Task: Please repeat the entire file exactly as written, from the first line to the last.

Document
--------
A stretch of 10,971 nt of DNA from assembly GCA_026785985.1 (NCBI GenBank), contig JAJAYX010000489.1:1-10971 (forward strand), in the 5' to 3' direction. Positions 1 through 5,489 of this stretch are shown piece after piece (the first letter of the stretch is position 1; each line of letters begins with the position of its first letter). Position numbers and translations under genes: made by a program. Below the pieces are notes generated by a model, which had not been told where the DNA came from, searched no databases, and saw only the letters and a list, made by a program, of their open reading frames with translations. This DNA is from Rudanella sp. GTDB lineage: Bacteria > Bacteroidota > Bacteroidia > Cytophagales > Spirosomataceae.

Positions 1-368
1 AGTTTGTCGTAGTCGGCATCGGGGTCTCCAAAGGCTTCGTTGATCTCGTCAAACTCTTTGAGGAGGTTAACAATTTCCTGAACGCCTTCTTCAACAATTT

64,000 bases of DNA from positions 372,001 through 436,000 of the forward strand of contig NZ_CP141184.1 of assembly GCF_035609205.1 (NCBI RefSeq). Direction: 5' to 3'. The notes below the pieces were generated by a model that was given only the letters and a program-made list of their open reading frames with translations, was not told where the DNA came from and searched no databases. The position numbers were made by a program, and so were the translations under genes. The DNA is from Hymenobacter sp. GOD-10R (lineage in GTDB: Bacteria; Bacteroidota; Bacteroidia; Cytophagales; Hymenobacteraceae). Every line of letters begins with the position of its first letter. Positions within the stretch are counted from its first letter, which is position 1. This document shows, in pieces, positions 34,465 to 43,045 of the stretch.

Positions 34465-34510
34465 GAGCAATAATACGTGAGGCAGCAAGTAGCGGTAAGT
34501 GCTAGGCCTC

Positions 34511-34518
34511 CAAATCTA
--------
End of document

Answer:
A stretch of 10,971 nt of DNA from assembly GCA_026785985.1 (NCBI GenBank), contig JAJAYX010000489.1:1-10971 (forward strand), in the 5' to 3' direction. Positions 1 through 5,489 of this stretch are shown piece after piece (the first letter of the stretch is position 1; each line of letters begins with the position of its first letter). Position numbers and translations under genes: made by a program. Below the pieces are notes generated by a model, which had not been told where the DNA came from, searched no databases, and saw only the letters and a list, made by a program, of their open reading frames with translations. This DNA is from Rudanella sp. GTDB lineage: Bacteria > Bacteroidota > Bacteroidia > Cytophagales > Spirosomataceae.

Positions 1-368
1 AGTTTGTCGTAGTCGGCATCGGGGTCTCCAAAGGCTTCGTTGATCTCGTCAAACTCTTTGAGGAGGTTAACAATTTCCTGAACGCCTTCTTCAACAATTT

64,000 bases of DNA from positions 372,001 through 436,000 of the forward strand of contig NZ_CP141184.1 of assembly GCF_035609205.1 (NCBI RefSeq). Direction: 5' to 3'. The notes below the pieces were generated by a model that was given only the letters and a program-made list of their open reading frames with translations, was not told where the DNA came from and searched no databases. The position numbers were made by a program, and so were the translations under genes. The DNA is from Hymenobacter sp. GOD-10R (lineage in GTDB: Bacteria; Bacteroidota; Bacteroidia; Cytophagales; Hymenobacteraceae). Every line of letters begins with the position of its first letter. Positions within the stretch are counted from its first letter, which is position 1. This document shows, in pieces, positions 34,465 to 43,045 of the stretch.

Positions 34465-34510
34465 GAGCAATAATACGTGAGGCAGCAAGTAGCGGTAAGT
34501 GCTAGGCCTC

Positions 34511-34518
34511 CAAATCTA